How to ... cope with email

15th June 2007 at 01:00
Publicising staff email addresses is causing problems. Any advice?

Cautious schools direct everyone to the school office address. Follow your internet safety policy, include advice on content and format, when to use school and when personal mail. Pupils' email must be filtered and absolutely safe. You deserve that too. Never send messages in the heat of the moment.

So no Hotmail accounts?

Avoid school mail accounts for personal messages but use web mail accounts for personal mail.

Include your name and school details as a signature for school emails but don't give your home address or phone number. You represent the school and its reputation, but you also have a right to privacy.

No witty round robins, then.

"Jokes" may be misinterpreted; criticism can become public very quickly.

Ask yourself: Why am I writing this? What result do I want from this message?

Make your subject line descriptive, yet short - you might even compress your message entirely into the subject. Don't write in capital letters (looks like shouting), and be careful who you copy mail to.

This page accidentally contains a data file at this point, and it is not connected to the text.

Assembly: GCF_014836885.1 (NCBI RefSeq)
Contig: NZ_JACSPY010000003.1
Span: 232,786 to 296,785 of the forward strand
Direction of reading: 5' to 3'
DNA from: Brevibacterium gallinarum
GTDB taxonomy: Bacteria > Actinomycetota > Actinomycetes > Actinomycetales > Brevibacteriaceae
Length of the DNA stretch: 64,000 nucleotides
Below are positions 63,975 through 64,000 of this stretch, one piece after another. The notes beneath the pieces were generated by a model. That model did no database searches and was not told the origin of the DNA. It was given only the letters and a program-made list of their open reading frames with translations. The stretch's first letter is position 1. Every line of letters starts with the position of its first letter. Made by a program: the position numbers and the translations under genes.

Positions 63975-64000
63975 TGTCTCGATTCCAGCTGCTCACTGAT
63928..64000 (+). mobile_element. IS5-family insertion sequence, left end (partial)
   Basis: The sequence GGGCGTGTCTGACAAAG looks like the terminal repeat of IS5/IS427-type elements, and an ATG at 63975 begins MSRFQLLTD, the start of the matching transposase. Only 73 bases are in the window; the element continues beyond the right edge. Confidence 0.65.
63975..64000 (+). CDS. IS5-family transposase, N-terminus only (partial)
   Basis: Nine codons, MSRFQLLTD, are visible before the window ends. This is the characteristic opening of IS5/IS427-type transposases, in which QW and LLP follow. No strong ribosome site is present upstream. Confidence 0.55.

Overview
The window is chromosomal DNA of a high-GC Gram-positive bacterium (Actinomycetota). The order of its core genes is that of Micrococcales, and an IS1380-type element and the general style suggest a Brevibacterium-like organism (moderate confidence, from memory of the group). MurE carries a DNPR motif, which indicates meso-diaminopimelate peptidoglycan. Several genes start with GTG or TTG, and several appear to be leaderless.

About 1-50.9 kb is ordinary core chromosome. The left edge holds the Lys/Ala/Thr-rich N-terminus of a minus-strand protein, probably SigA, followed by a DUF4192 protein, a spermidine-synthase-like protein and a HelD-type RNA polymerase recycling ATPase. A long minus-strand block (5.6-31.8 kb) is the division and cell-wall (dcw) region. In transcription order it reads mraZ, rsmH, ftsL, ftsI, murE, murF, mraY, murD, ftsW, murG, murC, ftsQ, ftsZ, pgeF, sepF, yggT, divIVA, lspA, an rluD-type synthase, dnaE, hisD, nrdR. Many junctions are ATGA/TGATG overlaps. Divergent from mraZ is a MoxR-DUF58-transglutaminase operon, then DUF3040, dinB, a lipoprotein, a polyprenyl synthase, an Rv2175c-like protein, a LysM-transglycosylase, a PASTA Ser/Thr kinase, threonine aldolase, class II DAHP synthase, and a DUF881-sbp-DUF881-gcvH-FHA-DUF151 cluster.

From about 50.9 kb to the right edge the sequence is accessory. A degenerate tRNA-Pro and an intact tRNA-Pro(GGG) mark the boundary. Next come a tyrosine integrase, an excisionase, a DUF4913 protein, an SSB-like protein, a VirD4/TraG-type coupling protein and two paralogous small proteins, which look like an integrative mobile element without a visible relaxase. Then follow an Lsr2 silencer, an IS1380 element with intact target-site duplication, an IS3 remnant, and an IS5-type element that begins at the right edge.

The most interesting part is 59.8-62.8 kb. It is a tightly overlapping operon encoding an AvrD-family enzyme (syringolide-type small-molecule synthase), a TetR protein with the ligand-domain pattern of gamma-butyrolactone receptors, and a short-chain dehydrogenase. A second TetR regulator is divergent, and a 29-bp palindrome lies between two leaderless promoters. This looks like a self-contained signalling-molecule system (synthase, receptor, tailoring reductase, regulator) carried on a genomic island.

Create mail contact groups to send a single mail to a team of people.

Create folders to organise mail, and consider "rules" to automatically arrange them (in Outlook see Tools then Rules Wizard).

Make sure the reply and forwarding sign shows the message you're replying to, and be prepared to selectively edit the original message. Prefer plain text to html as it takes up less bandwidth and is more compatible for a wide range of users.

Include hypertext links on a separate line so they don't break. Avoid big attachments where possible as these slow downloads and take up storage space. Consider the environment - don't print.

Forward very selectively. If it says "send this to everyone you know", bin it. It's almost certainly spam or a scam.

And receiving inappropriate emails?

Anything inappropriate - medical enhancements or get rich quick schemes - refer to your technician and your email provider with examples to improve their filtering.

Local troublemakers, refer to your head. Unless it is the head, in which case tread carefully

Duncan Grey is author of The First Aid Kit for Teachers, 100+ Essential Lists for Teachers and Getting the Buggers to Learn (Continuum)

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